“We were so heavily dependant on one type of product and one type of market,” Kirk says, referring specifically to creating keyless entry applications for automotive companies. “I think our team has done a very good job of utilizing that same technology and moving it into new industries and machine-to-machine [M2M] networks.” —K.A.
Sharon Young Inc.
Dallas-based women’s wear manufacturer Sharon Young Inc. has grown 500 percent over the past three years despite economic turmoil. That has even Ed Vierling, CEO, scratching his head.
But those who know him say Vierling has a knack for calculating risk, like his decision to buy Jerrell, a company he used to run, from Haggar, just as the recession hit.
It was a gutsy call, Vierling admits, but he liked the strength of Jerrell’s Multiples line—popular at stores like Nordstrom. “We’ve always been risk-takers, but at the same time it was well-thought-out risk,” he says.
As the economy worsened, business boomed, Vierling says, because stores flocked to the stability of a well-known manufacturer like Sharon Young rather than risk buying from a newbie.
Now Vierling is on the prowl for more acquisitions. One secret to his success: Buying brands that have a loyal following and bringing the design talent on as an equity partner.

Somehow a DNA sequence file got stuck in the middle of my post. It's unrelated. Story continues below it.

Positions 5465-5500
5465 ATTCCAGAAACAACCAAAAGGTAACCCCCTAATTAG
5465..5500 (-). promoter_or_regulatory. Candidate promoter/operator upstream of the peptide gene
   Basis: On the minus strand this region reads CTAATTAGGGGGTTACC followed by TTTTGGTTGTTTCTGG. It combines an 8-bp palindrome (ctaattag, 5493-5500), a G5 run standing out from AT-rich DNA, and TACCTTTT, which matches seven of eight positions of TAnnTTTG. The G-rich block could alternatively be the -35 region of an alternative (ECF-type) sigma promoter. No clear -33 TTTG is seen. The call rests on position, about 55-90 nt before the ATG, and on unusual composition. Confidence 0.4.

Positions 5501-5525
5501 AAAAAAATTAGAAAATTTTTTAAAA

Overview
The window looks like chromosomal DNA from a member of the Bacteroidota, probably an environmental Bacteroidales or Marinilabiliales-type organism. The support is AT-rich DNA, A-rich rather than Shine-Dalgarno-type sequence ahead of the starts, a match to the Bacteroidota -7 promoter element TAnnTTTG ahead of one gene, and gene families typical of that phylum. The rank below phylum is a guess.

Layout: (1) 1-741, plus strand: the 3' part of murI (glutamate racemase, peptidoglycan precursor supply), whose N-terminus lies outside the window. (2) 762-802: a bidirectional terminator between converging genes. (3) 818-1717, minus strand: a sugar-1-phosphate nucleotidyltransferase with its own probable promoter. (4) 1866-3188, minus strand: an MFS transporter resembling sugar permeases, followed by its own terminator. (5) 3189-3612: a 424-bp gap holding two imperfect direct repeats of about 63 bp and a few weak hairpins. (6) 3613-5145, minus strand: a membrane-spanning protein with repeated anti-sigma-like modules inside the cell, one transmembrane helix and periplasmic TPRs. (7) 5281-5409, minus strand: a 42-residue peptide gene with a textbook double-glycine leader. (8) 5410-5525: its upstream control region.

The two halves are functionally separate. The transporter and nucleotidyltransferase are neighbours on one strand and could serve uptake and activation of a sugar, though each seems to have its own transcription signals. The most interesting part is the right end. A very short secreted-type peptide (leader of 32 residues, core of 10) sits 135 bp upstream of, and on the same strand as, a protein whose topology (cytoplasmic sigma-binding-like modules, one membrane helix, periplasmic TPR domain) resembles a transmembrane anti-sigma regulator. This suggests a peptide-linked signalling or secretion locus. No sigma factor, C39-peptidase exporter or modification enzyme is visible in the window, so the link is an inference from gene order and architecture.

Entrepreneurs should enjoy the ride up, but realize there will be a ride down, he warns. In the meantime, Vierling says, “Sleep with one eye open.” —K.C.
Access to capital has been a key driver—and a challenge—for IT and web-hosting company SoftLayer Technologies, which has catapulted itself to a $100 million company in just four years.
Lance Crosby put in $1 million of his own to help start the venture. Early capital came from other partners and angel investors. SoftLayer has since tapped large sums of venture capital, private equity, and bank financing to fuel its meteoric rise.
The Plano-based company, whose niche is serving small and mid-sized companies, was scheduled to open a new headquarters and a second Dallas-based data center in July. It has grown from 12 to 150 workers with data centers in Dallas, Seattle, and Washington, D.C. California and London centers are to open soon.
SoftLayer’s revenue soared more than 250 percent in 2009, due in part to companies seeking cost-savings by outsourcing. The company also added “cloud computing,” which has become 5 percent of the business in less than a year, Crosby says.